Galileo’s first argument over sunspots (1612) was with a Jesuit scientist, Christoph Scheiner (1573-1650). Initially Scheiner did not accept Galileo’s observations: the spots are not on the surface of the Sun, he argued, but rather were starlike bodies encircling the Sun. This solution allowed him to preserve the Aristotelian incorruptibility of the heavens. A few years later, nonetheless, Scheiner fully embraced celestial corruptibility. The Jesuit Scheiner noted, at that point, that the corruptibility of the heavens is in harmony with the Christian idea of creation (Aristotle instead associated incorruptibility with the eternity of the world). The conclusion? Summoning, like Galileo did, a reborn Aristotle: if Aristotle were alive, he would be a Christian, and as such he would support the celestial corruptibility revealed by the telescope. The same line of argument, including the counterfactual imagining of an Aristoteles redivivus, was appropriated also by another Jesuit scientist, Melchior Cornaeus (1598-1665), who adapted the conversion of the Greek philosopher to his own ends: religious and scientific.

So what happened here? What lay behind the use of “if Aristotle were alive” made by Galileo and by these Jesuit scientists? In spite of the similar context in which the imagining appears, we are indeed in presence of two very different stories. For Galileo, invoking a reborn Philosopher was a way of subtly attacking his adversaries, while casting himself as someone eager to respect the tradition embodied by Aristotle, the auctor par excellence. But at the end of the day, Galileo wanted Aristotle’s endorsement in order to legitimize his rejection of the Aristotelian cosmology. Paradoxically, Galileo was aware that he needed Aristotle’s authority to destroy Aristotelianism. For the Jesuits, this dismissal was not possible: Aristotle could not be cast aside; however, he could be gently corrected and revised. From this perspective, Galileo provided the Jesuits with an extraordinary rhetorical device that they adapted to their needs: imagining a reborn Aristotle, open to reconsidering his ideas in light of what he did not know during his life, permitted them to justify both his paganism and the limited technical means he possessed with which to make his observations. Aristotle’s authority could therefore be kept alive: it was not his fault if he lacked a telescope, and, more crucially, if he was born before the time of Christian revelation.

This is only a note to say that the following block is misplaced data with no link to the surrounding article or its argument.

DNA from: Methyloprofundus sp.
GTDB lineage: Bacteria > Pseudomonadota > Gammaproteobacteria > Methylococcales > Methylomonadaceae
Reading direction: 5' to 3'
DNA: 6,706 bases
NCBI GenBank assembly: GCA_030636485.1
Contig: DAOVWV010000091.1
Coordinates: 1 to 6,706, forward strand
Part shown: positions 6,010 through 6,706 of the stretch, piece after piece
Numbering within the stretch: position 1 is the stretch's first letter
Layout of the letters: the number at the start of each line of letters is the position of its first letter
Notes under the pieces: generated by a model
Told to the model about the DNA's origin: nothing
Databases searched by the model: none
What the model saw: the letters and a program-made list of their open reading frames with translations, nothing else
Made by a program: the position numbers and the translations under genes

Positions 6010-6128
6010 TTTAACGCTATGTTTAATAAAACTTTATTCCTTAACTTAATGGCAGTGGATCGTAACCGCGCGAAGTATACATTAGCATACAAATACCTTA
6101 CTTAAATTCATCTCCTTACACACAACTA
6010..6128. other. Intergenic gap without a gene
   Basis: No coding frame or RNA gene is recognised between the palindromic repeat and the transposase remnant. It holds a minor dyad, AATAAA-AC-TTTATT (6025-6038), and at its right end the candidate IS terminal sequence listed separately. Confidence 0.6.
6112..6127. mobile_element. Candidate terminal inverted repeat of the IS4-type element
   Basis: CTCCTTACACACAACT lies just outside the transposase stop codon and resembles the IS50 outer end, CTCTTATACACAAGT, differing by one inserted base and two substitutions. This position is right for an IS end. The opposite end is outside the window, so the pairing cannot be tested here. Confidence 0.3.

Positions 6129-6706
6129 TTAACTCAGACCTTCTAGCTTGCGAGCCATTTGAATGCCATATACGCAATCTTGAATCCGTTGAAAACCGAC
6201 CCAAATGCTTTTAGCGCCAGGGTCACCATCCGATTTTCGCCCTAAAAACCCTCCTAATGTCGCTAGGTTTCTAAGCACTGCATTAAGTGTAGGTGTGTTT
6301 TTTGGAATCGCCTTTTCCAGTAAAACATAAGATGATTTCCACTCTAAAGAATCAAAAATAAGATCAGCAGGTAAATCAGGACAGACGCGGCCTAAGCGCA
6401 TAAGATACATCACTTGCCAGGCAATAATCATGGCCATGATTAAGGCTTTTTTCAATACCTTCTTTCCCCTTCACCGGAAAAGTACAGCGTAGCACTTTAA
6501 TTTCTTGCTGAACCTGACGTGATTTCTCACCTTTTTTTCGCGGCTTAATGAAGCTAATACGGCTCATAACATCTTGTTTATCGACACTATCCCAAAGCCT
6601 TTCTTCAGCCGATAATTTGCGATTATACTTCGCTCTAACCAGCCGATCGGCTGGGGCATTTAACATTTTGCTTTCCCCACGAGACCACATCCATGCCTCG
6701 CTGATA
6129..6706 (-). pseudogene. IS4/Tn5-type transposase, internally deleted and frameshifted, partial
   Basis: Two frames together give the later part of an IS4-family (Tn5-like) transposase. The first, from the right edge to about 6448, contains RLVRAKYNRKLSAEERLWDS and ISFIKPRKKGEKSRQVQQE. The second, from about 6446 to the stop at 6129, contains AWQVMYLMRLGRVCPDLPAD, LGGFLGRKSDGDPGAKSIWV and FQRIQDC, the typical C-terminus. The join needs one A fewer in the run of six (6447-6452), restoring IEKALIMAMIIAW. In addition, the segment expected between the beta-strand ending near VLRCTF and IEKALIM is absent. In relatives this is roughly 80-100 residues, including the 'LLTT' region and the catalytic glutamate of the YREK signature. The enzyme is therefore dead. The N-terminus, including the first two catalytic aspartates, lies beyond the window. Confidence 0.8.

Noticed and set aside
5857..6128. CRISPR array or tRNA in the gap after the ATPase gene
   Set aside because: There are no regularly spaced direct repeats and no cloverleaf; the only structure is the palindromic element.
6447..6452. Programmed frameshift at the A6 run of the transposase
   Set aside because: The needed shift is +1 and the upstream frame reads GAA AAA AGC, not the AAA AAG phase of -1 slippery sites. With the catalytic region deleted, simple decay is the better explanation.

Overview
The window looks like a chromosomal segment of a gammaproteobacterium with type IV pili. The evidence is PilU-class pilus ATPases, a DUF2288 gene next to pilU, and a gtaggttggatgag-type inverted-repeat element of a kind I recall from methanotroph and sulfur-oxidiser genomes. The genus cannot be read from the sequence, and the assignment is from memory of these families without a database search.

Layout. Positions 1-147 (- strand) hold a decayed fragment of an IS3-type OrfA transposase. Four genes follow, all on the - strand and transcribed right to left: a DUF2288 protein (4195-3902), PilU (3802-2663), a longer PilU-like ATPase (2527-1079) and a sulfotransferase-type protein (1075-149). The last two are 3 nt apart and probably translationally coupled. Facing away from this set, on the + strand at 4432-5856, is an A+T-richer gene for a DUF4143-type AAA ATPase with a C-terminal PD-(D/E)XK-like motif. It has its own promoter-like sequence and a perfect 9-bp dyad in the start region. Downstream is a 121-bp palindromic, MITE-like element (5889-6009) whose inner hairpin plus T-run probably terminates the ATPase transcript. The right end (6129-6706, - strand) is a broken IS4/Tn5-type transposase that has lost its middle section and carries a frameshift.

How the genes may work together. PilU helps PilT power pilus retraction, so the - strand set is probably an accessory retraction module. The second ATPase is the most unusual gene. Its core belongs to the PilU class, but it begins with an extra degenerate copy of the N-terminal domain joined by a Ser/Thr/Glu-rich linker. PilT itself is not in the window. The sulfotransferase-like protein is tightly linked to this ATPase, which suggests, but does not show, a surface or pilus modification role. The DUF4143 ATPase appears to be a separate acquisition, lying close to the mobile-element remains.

These scientific debates were not the only instance in which the exercise of imagining what Aristotle would have said, had he been alive, was applied during the early modern period. We also find the very same thought experiment used to address issues of logic, of natural philosophy, of poetry and philology.  And indeed, as long as there was the need to call Aristotle back from the netherworld, it was proof that his authority had still something to say.